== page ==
Opinion  

Was the RDR bank advice exodus overstated?

Donia O’Loughlin and Ashley Wassall

It has been one of the many broken records doleful industry commentators have replayed again and again since January: banks are leaving the advice market in their droves due to the Retail Distribution Review and mainstream consumers will therefore be left without access to advice.

According to Financial Conduct Authority data published today, we need to change the tune. Adviser numbers in banks and building societies have only fallen by 206 in the seven months from the end of December to the end of July.

That is not a typo; there is no missing zero there. The numbers of advisers with a statement of professional standing to give RDR investment advice is just two hundred and six lower than it was immediately prior to the new rules coming into force.

Article continues after advert

As of 31 July 2013, there are 4,604 advisers at banks and building societies compared to 4,810 at the end of December 2012. The latest figure is made up of 4,311 fully qualified advisers and 293 partly qualifed advisers.

Looking at the banks that have exited the market either wholly or partially - a list that includes Lloyds Banking Group, Royal Bank of Scotland and Yorkshire and Clydesdale - you’d have imagined that we’d be looking at a number in the hundreds being all that was left in the market.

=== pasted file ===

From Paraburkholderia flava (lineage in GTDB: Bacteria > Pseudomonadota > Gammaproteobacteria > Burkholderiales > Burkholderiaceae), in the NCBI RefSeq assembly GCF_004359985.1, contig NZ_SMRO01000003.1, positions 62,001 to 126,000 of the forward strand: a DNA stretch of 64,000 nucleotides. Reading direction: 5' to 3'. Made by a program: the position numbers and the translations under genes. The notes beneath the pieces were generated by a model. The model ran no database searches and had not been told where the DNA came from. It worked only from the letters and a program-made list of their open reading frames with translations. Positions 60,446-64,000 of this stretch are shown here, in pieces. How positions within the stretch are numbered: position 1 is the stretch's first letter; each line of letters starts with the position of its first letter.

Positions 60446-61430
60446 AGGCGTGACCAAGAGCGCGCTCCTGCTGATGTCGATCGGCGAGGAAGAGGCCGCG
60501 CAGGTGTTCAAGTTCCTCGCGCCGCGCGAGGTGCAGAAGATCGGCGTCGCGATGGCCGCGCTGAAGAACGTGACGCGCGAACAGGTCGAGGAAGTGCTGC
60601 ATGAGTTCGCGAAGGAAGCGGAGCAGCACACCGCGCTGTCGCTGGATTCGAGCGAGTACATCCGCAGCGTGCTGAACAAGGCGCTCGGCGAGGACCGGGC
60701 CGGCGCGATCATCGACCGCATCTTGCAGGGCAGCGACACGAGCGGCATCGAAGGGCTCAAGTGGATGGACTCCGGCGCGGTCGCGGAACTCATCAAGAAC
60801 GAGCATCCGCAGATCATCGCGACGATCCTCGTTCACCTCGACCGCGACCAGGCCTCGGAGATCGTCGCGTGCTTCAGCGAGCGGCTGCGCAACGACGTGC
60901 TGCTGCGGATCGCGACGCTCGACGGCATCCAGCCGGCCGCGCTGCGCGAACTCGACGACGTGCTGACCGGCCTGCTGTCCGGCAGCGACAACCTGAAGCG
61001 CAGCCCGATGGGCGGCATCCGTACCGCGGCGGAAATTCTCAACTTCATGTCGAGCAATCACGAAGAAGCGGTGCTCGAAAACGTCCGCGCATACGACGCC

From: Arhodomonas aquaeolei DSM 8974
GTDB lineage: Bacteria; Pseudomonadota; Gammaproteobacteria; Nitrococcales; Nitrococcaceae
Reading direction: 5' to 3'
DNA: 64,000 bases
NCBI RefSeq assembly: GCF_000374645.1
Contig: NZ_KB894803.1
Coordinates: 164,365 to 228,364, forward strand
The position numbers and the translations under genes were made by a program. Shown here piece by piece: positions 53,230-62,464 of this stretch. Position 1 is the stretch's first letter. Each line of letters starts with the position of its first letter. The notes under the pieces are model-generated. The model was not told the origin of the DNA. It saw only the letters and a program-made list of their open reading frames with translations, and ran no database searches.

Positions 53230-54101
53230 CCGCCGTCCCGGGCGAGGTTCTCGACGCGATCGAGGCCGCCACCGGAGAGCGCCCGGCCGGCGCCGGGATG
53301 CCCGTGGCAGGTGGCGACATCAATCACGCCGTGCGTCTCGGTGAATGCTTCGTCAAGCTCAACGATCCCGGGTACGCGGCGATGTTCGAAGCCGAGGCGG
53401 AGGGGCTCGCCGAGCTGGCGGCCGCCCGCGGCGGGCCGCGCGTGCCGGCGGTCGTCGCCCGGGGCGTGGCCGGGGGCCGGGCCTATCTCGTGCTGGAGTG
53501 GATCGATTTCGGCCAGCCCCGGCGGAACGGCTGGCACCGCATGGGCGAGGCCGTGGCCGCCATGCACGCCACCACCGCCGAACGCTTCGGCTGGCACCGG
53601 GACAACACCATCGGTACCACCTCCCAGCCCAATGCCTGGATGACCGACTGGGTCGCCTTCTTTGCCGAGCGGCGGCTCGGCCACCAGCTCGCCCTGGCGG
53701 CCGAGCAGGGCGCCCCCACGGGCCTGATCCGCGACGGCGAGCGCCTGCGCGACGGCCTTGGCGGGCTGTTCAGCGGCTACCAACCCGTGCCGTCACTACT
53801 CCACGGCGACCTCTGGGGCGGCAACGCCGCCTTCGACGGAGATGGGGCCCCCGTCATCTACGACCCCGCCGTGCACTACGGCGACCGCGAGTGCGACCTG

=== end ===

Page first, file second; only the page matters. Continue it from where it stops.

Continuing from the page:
But perhaps the attrition prediction was always overstated. Lloyds, for example, only said it was going to stop offering advice to low-value clients rather than pull out altogether, while the RBS cut of 615 jobs in its financial planning division was to be offset by the creation of 315 new jobs.

In addition, the restructuring of HSBC’s commercial and retail advice arms saw a net loss of 1,149 roles but an increase in the number of face-to-face advisers by around 300.

While this perhaps gives pause for thought, it does not mean the RDR has not created an ‘advice gap’. Just because the advisers are not disappearing at the rate expected, as the Lloyds example shows that does not mean they are servicing the same clients. Mainstream clients could still be losing their adviser, even if their adviser isn’t losing their job.

The FCA figures revealed that adviser numbers overall have increased by 5.9 per cent since the end of December and currently stand at 32,690.

Inevitably some of the commentariat are suggesting this is due to bank staff retraining to become proper, regulated financial advisers. Andrew Power, lead RDR partner at Deloitte, said the rise in adviser numbers “most likely reflects individuals who previously worked for banks who now work for themselves or IFAs”.

Well, away from banking sector the figures showed the number of individuals with an SPS working at specialist financial advice firms has grown by more than 1,200 from 20,453 at the end of December to 21,684. This is made up of 21,258 fully qualified advisers and 426 partly qualified.

We’ve been saying for a while that the evidence shows specialist financial advisers could be in demand post-RDR - and we’ve not been alone. Perhaps these figures show the word is out that the death of advice has, as it has been a number of times in the past, greatly exaggerated.